The story of culturally diverse communities – Arabic speakers in Parramatta
In a previous blog I used Parramatta’s communities of interest module to look at the story of people born in India.
The great thing about communities of interest is that there can be a different story to tell for each diverse community.
In this blog I look at the Arabic speaking community, defined by a language rather than a birthplace. And there are some interesting findings!
Arabic speakers, particularly Lebanese, have a long association with Western Sydney, particularly Auburn, Canterbury, Bankstown and Parramatta.
The Arabic speakers of Parramatta are concentrated in the southern part of the LGA, forming a migration corridor with these other areas. It’s a highly concentrated population in one part of the city, and some of these areas have up to 50% of the population speaking Arabic. This includes suburbs such as Guildford, South Granville and Merrylands.
The Arabic speakers of Parramatta are relatively young, compared to the total population of Parramatta, and it’s not young adults, who are the main group of the Arab population, but school-age children, in particular, who are dominant. There has also been an increase in Arabic speakers but not of the magnitude of the increase in Indians. It’s up about 10%. This is a well-established community.
The Arabic community mainly comprises family groups, with 74% in couples families with children (total population average is 53%), and these are large families, probably with extended families living in one household. Fully 34% of all households containing one or more Arabic speaker had 6 or more people in them, while the total population average was only 11.7% for Parramatta. The households are large even compared to Arabic speakers across Sydney where there are 28.7% in 6 or more person households. But the largest increase was in somewhat smaller, 4 person households, indicating this trend is moderating.
The large households do equate to somewhat larger dwellings as well, with 82% of Arabic speakers living in separate houses (rather than higher density forms) and most live in 3, 4 or 5 bedroom dwellings. They are utilizing this space!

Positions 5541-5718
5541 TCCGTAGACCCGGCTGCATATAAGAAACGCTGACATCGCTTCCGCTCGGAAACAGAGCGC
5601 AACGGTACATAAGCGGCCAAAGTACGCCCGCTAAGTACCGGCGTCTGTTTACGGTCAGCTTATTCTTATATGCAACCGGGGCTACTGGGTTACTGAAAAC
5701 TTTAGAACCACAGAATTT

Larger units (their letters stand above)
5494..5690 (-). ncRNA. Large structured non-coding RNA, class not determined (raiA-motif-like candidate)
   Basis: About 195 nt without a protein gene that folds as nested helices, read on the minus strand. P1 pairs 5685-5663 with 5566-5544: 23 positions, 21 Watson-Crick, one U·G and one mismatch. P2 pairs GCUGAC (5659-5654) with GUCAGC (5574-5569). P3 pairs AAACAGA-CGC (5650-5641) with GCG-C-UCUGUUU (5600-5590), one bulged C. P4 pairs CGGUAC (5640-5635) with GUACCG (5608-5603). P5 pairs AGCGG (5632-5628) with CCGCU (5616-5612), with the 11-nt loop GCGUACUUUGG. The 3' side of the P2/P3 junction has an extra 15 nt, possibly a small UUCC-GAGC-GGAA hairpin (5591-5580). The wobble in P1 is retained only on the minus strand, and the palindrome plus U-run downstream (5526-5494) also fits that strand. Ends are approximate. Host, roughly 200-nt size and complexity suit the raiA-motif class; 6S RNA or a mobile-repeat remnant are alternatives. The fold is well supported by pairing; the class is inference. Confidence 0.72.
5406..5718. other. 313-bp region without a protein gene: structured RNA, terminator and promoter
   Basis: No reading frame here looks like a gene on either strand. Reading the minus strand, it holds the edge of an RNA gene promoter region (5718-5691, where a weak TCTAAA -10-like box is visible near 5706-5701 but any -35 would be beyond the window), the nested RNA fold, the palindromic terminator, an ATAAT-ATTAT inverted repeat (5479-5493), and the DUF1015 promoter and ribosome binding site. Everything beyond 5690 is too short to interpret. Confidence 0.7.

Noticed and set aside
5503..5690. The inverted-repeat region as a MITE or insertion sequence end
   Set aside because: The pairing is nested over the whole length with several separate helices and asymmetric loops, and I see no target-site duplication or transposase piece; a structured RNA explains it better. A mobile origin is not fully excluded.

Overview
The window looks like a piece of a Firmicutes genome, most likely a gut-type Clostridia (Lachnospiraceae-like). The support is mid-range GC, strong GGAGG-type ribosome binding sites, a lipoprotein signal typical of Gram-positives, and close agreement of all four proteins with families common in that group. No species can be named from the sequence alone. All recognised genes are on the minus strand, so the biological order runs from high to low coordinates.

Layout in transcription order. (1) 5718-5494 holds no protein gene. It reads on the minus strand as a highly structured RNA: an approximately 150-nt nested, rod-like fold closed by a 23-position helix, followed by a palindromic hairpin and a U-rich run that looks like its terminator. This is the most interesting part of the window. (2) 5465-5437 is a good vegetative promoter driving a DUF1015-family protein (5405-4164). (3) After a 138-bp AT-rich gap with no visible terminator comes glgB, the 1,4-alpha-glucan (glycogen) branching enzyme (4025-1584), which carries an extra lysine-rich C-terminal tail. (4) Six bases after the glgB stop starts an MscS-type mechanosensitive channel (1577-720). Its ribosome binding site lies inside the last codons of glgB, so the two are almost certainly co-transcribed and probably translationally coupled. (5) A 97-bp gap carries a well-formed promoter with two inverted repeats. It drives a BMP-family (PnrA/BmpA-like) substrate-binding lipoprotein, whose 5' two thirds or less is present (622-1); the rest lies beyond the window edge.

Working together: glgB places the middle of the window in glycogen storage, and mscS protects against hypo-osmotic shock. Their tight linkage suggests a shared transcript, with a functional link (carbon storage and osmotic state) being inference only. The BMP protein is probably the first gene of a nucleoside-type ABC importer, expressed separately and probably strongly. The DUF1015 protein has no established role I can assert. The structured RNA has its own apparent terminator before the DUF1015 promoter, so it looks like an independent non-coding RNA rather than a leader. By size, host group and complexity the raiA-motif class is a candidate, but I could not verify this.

The part of Parramatta where Arabic speakers mainly live is the lower socio-economic area, and Arabic speakers do have a higher unemployment rate than the Parramatta average (10.6% to 6.2%). The participation rate (the proportion of population in the workforce or looking for work) is also quite low at 46.1% which may reflect fewer women in the workforce. With these factors, it’s not surprising that incomes for this group are relatively low – the lower middle income quartile is the largest but incomes are also skewed upwards by the larger household sizes, so equivalised household income is probably even lower.
But the most interesting characteristic of the Arabic speaking population concerns their origin. This is a well established community. Many people assume that those speaking a non-English language at home represent recent migrants, but this is not the case for this community. Parramatta’s Arabic speakers who were born overseas mostly arrived in Australia in the 1960s and 1970s. This contrasts with the Indian population who mostly arrived since 2000.
The countries of birth for Arabic speakers in Parramatta are fascinating. A large number (34.1%) were born in Lebanon, and other Arabic speaking countries are also represented, including Iraq, Syria, Egypt and Saudi Arabia.
However the largest country of birth for Arabic speakers by a long way is Australia. That’s right, 50.3% of Parramatta’s Arabic speakers were born here in Australia. This is a majority of the population. And an even more interesting fact (the sort you might find in a local trivia night perhaps) is that the total percentage of Parramatta’s residents born in Australia is 48.6%, which is less than that of Arabic speakers.
So if you’re in Parramatta, and someone starts speaking Arabic to you – there is a higher probability that they were born in this country than someone you pick randomly off the street!
We’ve used the new Community of Interest module in profile.id to do this analysis.